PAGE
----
I arrived a week late due to my ill-timed bout Covid, disorientated but swept up by my kind hosts Alejandro and his two sons Aldo and Daniel to the region of Villa Maria in Lima. I spent five weeks in a world so different from my own. Five weeks of generosity from my hosts, forging new friendships and riding culture shock. A wealth of experience which has never left me.
My first two weeks were spent with Aldo, refurbishing and modernising almost 20 mature, donated computers. We sorted them into two categories “working” and “non-working”, disassembled each working computer and analysed the components. In many cases, it was simply a matter of replacing a broken screen by removing unbroken screens from otherwise unserviceable computers. I am no natural engineer but following Aldo’s patient assistance, with the aid of photographs and over the period of my stay, I learnt about the inner workings of a computer. After two weeks, we had repaired 15 computers but the process slowed down as we ran out of spare components and had to visit the Tech market in Lima where anything can be fixed, bought or sold.
I had anticipated I would fare better with the challenges of the classroom but teaching English to 20 or so 3-4 years olds was extraordinarily difficult. Some of them explained that their classmates didn’t even speak Spanish yet and a few were “mute.” I was inspired by the highly talented teachers who could keep so many young children focused when my pupils were giggling (probably at me) and squirming, whilst I tried to teach them English numbers.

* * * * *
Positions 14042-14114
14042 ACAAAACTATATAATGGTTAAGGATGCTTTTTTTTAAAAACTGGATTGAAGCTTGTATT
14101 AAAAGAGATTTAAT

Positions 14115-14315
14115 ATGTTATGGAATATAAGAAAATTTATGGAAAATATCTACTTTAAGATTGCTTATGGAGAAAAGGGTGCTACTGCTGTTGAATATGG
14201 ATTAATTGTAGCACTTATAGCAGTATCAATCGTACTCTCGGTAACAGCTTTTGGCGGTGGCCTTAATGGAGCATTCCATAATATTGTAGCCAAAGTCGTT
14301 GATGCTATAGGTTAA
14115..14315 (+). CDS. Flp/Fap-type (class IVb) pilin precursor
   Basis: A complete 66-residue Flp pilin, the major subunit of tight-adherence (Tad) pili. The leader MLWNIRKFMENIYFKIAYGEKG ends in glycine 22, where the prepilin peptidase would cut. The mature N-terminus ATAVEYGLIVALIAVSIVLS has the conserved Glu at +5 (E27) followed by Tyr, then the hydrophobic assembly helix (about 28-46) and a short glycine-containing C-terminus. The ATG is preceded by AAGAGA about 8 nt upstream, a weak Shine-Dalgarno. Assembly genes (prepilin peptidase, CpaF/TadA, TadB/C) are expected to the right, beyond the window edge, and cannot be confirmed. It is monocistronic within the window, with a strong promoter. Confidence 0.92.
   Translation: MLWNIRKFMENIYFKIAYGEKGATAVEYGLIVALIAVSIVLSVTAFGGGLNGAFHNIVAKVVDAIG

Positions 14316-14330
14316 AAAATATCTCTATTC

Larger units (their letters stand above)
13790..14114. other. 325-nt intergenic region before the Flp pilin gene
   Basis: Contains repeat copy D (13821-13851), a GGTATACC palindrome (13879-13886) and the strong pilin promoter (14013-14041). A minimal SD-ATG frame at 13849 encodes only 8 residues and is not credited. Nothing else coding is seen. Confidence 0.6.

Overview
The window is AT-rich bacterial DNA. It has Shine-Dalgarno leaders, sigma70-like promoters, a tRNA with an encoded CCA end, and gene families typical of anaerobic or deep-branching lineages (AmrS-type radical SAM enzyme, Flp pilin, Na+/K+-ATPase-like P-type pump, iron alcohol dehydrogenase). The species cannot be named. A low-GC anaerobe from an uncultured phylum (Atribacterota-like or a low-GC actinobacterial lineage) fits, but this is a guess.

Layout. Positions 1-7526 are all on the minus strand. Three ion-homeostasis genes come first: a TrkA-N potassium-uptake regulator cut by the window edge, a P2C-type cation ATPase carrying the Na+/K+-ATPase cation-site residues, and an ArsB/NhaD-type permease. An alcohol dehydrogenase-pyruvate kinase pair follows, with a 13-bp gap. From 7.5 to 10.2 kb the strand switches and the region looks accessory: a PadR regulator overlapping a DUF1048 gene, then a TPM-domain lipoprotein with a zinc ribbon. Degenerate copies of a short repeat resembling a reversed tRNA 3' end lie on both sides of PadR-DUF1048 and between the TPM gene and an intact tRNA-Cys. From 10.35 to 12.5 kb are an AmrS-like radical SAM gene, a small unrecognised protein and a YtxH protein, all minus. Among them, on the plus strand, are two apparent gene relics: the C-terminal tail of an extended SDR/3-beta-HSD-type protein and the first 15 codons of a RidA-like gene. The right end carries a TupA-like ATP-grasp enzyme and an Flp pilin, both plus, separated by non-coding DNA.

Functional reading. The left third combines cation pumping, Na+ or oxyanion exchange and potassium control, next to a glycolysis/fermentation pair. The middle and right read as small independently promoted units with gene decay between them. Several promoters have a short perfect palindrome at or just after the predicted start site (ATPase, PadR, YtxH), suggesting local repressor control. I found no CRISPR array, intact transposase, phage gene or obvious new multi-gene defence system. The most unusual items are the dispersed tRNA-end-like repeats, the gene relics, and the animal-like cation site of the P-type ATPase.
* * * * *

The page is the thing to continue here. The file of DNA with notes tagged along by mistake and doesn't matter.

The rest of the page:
No one rested during the national one-week holiday “Fiestas patrias.” The teachers used this week to repair the school or choreograph the numerous national dances that the students performed in celebration of Peru’s independence. Children continued to pour into the school (even at weekends) for rehearsals. Speakers and music equipment had to be repaired. Parents prepared national dishes from the Peruvian regions, Cierra, Selva and Costa and the children danced in front of the school in intricate traditional regional costumes. Proceeds were used to sponsor another child at the school.
Many of the devoted teachers continued to run projects over the holiday period, sporting events provided by Lucho (the clown) from 6pm till 8pm, daily theatre rehearsals for a musical performance of the Wizard of Oz which echoed around the school. The multitude of children on a daily basis took its toll on the fabric of the building so we built and painted a new internal drywall to ensure the play areas were safe and splinter-free. The energy and loyalty of the teachers was so impressive.
After the festival, Alejandro led a” party roadshow” across the regions of Villa Maria, to bring together communities of children using sweets to incentivise participation in games and increase awareness of Quest Overseas. From the parties, networks were created to help distribute clothing, nappies, blankets, cradles and crutches to those in need. In Villa Maria, those most in need lived highest up the mountain, affected by the inflated cost of living and extreme winter cold. We visited many of these isolated homes, distributing clothes and blankets for young families.
I am so grateful for my experience with the teachers and children at the school at Villa Maria. I was inspired by the commitment of the teachers in a challenging environment with such limited resources. The school forges support networks across the community with the tireless support of its teachers and sponsors at La Vida.